Dane Lewis

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So far Dane Lewis has created 120 blog entries.

The Path into Jerusalem

This sermon is based on Luke 19:37-44. Series Overview: Choice: it is what makes life rich and interesting. YOU get to choose things that will determine your tomorrows.   But it is even more than that: “We are our choices” (Jean-Paul Sartre). Now sometimes, our choices are limited (sometimes by finances, sometimes by personal restrictions, and sometimes by a host of odd coincidences).  But think about what we could achieve if we had infinite possibilities, possibilities that we could actually materialize?  We could do almost anything and be almost anything. Now before we start claiming untapped and unlimited potential, let us change the focus from us to God.  God, being God, really could choose any path and actualize any possibility; but when it came to the incarnation, God chose the path of suffering, of rejection, of abandonment and of sorrow.   As hard as it is to grasp, Good Friday was always God’s first choice.  In this Lenten season, we want to consider the path Jesus chose to

The Path Jesus Chose

This sermon is based on Mark 6:47-52. Series Overview: Choice: it is what makes life rich and interesting. YOU get to choose things that will determine your tomorrows.   But it is even more than that: “We are our choices” (Jean-Paul Sartre). Now sometimes, our choices are limited (sometimes by finances, sometimes by personal restrictions, and sometimes by a host of odd coincidences).  But think about what we could achieve if we had infinite possibilities, possibilities that we could actually materialize?  We could do almost anything and be almost anything. Now before we start claiming untapped and unlimited potential, let us change the focus from us to God.  God, being God, really could choose any path and actualize any possibility; but when it came to the incarnation, God chose the path of suffering, of rejection, of abandonment and of sorrow.   As hard as it is to grasp, Good Friday was always God’s first choice.  In this Lenten season, we want to consider the path Jesus chose to

By |2018-03-24T23:30:44+00:00March 18th, 2018|Categories: Sermon, The Path Jesus Chose|Tags: , , , , |

A Way of Weakness, Part 3

This sermon is based on 2 Corinthians 13:5-6. Series Overview: If I was asked for a list of ten things we don’t have enough of, my top three answers would be faith, hope and love, followed by another round of faith, hope and love (and then in seventh place, painless surgeries or doctors with the gift of instant healing). But one of the strengths of Paul’s faith was that it was saturated in weakness. Even when Paul was attacked, as he was in 2 Corinthians, he responded with an incredible weakness and humility. It was what made his faith so unbelievably powerful.  Apparently, there is great strength in being weak. Join us as we explore how weakness ought to shape our faith as we look at the most autobiographical section of all of Paul’s letters, 2 Corinthians 10-13. It’s guaranteed to give you a weaker faith than ever before!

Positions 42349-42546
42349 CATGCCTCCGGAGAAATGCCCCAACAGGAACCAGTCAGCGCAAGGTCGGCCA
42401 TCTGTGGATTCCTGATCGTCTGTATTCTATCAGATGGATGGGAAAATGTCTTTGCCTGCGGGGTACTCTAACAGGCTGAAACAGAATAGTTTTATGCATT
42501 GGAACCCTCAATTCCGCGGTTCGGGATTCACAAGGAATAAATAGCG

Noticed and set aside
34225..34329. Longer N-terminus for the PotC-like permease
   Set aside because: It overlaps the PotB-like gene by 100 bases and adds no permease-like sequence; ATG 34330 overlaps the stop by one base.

By |2018-03-17T23:18:50+00:00March 11th, 2018|Categories: A Weak Faith, Sermon|Tags: , , |

A Way of Weakness, Part 2

This sermon is based on 2 Corinthians 12:9-10. Series Overview: If I was asked for a list of ten things we don’t have enough of, my top three answers would be faith, hope and love, followed by another round of faith, hope and love (and then in seventh place, painless surgeries or doctors with the gift of instant healing). But one of the strengths of Paul’s faith was that it was saturated in weakness. Even when Paul was attacked, as he was in 2 Corinthians, he responded with an incredible weakness and humility. It was what made his faith so unbelievably powerful.  Apparently, there is great strength in being weak. Join us as we explore how weakness ought to shape our faith as we look at the most autobiographical section of all of Paul’s letters, 2 Corinthians 10-13. It’s guaranteed to give you a weaker faith than ever before!

By |2018-03-10T22:26:16+00:00March 4th, 2018|Categories: A Weak Faith, Sermon|Tags: , , |

A Way of Weakness, Part 1

This sermon is based on 2 Corinthians 12:1-10. Series Overview: If I was asked for a list of ten things we don’t have enough of, my top three answers would be faith, hope and love, followed by another round of faith, hope and love (and then in seventh place, painless surgeries or doctors with the gift of instant healing). But one of the strengths of Paul’s faith was that it was saturated in weakness. Even when Paul was attacked, as he was in 2 Corinthians, he responded with an incredible weakness and humility. It was what made his faith so unbelievably powerful.  Apparently, there is great strength in being weak. Join us as we explore how weakness ought to shape our faith as we look at the most autobiographical section of all of Paul’s letters, 2 Corinthians 10-13. It’s guaranteed to give you a weaker faith than ever before!